Nonfiction Monday: The Day-Glo Brothers by Chris Barton

The Day-Glo Brothers is subtitled “The True Story of Bob and Joe Switzer’s Bright Ideas and Brand-New Colors.”

These are the closest examples I could get of Day-Glo (fluorescent) colors:

Fluorescent Green
Day-Glo Yellow
Day-Glo Orange

They’re those colors that crossing guards wear and that characterized the 1960’s, and they glow in the daylight or when illuminated by an ultraviolet light source. The Switzer brothers, Bob and Joe, invented these colors just before World War II, and the colors became useful in wartime, especially on aircraft carriers and in naval warfare and rescue, and later in peacetime as companies and individuals began to think of multiple uses for these easily visible colors.

I can see how a book like this one might inspire young inventors and scientists who are still in elementary school to think about the many unexplored areas of science and about the intersections between science and other disciplines, in this case art and advertising. Mr. Barton tells the story in straightforward prose and yet includes enough anecdotes about the Switzers’ lives and personalities to keep readers interested. The bright Day-Glo illustrations on black background complement the story perfectly.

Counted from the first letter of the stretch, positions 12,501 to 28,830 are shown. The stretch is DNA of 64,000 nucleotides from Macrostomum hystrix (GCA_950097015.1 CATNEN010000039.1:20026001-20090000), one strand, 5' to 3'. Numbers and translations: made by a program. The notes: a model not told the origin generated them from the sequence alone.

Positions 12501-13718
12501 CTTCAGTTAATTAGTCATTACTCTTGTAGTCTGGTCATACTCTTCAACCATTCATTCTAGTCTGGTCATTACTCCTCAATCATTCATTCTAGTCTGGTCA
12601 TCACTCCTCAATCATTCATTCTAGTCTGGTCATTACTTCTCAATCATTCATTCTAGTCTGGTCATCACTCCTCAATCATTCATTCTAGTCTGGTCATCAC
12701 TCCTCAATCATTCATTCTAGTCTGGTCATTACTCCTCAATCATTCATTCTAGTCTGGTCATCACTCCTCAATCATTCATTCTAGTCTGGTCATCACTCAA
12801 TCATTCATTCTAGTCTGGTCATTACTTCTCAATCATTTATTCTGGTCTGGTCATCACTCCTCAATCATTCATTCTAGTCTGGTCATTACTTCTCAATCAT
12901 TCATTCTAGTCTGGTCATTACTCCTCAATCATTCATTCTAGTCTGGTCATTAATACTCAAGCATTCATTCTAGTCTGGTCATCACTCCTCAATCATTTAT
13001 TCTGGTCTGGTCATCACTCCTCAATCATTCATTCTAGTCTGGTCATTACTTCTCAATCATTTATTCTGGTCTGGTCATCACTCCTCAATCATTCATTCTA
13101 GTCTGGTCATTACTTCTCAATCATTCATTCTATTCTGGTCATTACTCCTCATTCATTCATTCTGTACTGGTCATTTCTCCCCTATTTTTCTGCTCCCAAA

Buy some Day-Glo make-up.
Day-Glo Brothers Activity and Discussion Guide
Chris Barton’s blog, Bartography.

This book has been nominated for the Cybil Award in the Nonfiction Picture Book category. I received my copy of Day-Glo Brothers from the publisher for the purpose of review. Nonfiction Monday is hosted today at Jean Little Library.

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